I've accepted this answer, but make sure you read Jon Skeet's answer as well. –  Iain Galloway Oct 25 '10 at 8:20

It's reasonably straightforward to do if you can guarantee how the results are going to be used. However, if the results might be used in an arbitrary order, you may need to buffer everything. Consider this:

``````var results = MethodToBeImplemented(sequences);
var iterator = results.GetEnumerator();
iterator.MoveNext();
var first = iterator.Current;
iterator.MoveNext();
var second = iterator.Current;
foreach (var x in second)
{
// Do something
}
foreach (var x in first)
{
// Do something
}
``````

In order to get at the items in "second" you'll have to iterate over all of the subsequences, past the first items. If you then want it to be valid to iterate over the items in `first` you either need to remember the items or be prepared to re-evaluate the subsequences.

Likewise you'll either need to buffer the subsequences as `IEnumerable<T>` values or reread the whole lot each time.

Basically it's a whole can of worms which is difficult to do elegantly in a way which will work pleasantly for all situations :( If you have a specific situation in mind with appropriate constraints, we may be able to help more.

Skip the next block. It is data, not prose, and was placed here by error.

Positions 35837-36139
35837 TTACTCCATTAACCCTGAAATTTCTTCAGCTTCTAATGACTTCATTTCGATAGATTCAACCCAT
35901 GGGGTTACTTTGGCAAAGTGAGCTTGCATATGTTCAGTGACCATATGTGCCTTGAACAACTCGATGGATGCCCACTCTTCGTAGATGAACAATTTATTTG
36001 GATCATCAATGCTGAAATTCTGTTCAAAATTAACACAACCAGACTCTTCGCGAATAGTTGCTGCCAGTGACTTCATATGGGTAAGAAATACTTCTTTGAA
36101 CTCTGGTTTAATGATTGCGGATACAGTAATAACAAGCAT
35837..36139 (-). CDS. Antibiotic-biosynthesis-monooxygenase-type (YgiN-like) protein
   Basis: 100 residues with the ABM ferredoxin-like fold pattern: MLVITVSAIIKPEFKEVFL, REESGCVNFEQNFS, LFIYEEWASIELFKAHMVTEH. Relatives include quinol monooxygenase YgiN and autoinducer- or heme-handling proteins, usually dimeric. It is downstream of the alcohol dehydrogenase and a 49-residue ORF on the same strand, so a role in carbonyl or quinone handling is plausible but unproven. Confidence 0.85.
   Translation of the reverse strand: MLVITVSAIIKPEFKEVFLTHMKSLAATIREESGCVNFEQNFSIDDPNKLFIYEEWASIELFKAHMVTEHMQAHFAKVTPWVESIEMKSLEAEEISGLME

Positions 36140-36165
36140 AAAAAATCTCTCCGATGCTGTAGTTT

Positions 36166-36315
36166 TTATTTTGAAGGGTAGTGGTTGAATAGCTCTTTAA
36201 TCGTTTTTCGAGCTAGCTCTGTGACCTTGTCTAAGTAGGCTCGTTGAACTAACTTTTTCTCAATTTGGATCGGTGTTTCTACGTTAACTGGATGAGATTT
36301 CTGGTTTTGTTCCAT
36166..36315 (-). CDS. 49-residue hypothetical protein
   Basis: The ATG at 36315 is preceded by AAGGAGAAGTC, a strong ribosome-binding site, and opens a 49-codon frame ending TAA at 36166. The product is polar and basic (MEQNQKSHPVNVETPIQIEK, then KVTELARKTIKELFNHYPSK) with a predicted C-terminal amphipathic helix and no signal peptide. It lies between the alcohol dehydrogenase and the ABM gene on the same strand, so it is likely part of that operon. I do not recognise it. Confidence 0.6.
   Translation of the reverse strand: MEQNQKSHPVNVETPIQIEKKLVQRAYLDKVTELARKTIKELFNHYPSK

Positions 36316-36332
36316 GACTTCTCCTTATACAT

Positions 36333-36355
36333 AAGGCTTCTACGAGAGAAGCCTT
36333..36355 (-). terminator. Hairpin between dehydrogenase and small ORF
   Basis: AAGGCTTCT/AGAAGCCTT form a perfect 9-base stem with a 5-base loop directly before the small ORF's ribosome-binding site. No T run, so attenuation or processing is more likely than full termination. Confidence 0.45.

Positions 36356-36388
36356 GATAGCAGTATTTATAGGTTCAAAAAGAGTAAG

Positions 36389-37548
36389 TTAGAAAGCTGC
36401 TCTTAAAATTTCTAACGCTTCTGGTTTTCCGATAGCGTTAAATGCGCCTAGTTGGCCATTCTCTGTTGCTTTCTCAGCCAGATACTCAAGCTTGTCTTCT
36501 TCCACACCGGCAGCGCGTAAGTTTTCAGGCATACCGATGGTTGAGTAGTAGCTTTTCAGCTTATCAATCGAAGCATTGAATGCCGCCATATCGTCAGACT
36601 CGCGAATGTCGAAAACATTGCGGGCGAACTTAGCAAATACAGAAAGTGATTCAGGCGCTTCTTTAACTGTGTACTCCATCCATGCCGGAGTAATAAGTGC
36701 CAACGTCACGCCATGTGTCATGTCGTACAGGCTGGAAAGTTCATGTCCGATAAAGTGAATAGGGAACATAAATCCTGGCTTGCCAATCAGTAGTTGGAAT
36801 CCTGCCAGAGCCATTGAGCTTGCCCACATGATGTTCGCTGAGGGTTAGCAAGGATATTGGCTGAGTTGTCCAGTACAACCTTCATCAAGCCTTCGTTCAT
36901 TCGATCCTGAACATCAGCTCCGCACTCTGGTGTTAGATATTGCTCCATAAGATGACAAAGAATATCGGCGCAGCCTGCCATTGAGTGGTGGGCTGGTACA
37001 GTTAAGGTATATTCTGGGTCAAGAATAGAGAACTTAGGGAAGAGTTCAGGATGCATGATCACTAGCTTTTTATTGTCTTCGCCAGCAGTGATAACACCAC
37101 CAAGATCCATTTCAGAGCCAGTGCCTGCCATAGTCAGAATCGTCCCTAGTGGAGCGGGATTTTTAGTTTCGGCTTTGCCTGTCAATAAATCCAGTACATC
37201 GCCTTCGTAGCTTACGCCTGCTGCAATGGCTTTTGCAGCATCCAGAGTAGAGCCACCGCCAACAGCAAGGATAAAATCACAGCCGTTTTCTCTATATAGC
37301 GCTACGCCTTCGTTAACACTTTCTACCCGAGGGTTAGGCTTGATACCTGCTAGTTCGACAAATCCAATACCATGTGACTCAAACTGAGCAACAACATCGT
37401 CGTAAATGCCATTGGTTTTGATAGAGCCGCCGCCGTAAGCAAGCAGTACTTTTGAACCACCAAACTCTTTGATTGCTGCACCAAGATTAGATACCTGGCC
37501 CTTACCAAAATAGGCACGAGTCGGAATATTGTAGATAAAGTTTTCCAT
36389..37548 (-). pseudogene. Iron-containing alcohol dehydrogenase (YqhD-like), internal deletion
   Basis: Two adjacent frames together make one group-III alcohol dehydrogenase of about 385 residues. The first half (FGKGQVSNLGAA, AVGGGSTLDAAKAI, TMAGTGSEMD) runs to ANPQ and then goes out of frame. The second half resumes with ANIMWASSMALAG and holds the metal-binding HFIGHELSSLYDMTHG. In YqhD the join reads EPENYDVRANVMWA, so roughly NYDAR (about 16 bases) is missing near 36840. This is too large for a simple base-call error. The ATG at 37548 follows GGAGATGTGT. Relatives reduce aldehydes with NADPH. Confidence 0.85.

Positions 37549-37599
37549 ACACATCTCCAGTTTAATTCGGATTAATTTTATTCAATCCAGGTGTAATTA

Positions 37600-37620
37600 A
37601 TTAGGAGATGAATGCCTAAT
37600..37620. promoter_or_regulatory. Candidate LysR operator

-
Thanks! Thankfully I can guarantee that the results are going to be used in order. Does that alleviate the need for the calls to "ToList" in DavidB's answer? (Going to test now) –  Iain Galloway Oct 21 '10 at 16:07
@Iain: I suspect so, although it may be quite complex to get it right. You'll still need to buffer the subsequence references themselves as `IEnumerable<T>`. Hmmm. Instead of returning an `IEnumerable<IEnumerable<T>>`, could you pass in an action to be executed on each value, or something like that? It would make things a lot simpler! –  Jon Skeet Oct 21 '10 at 16:13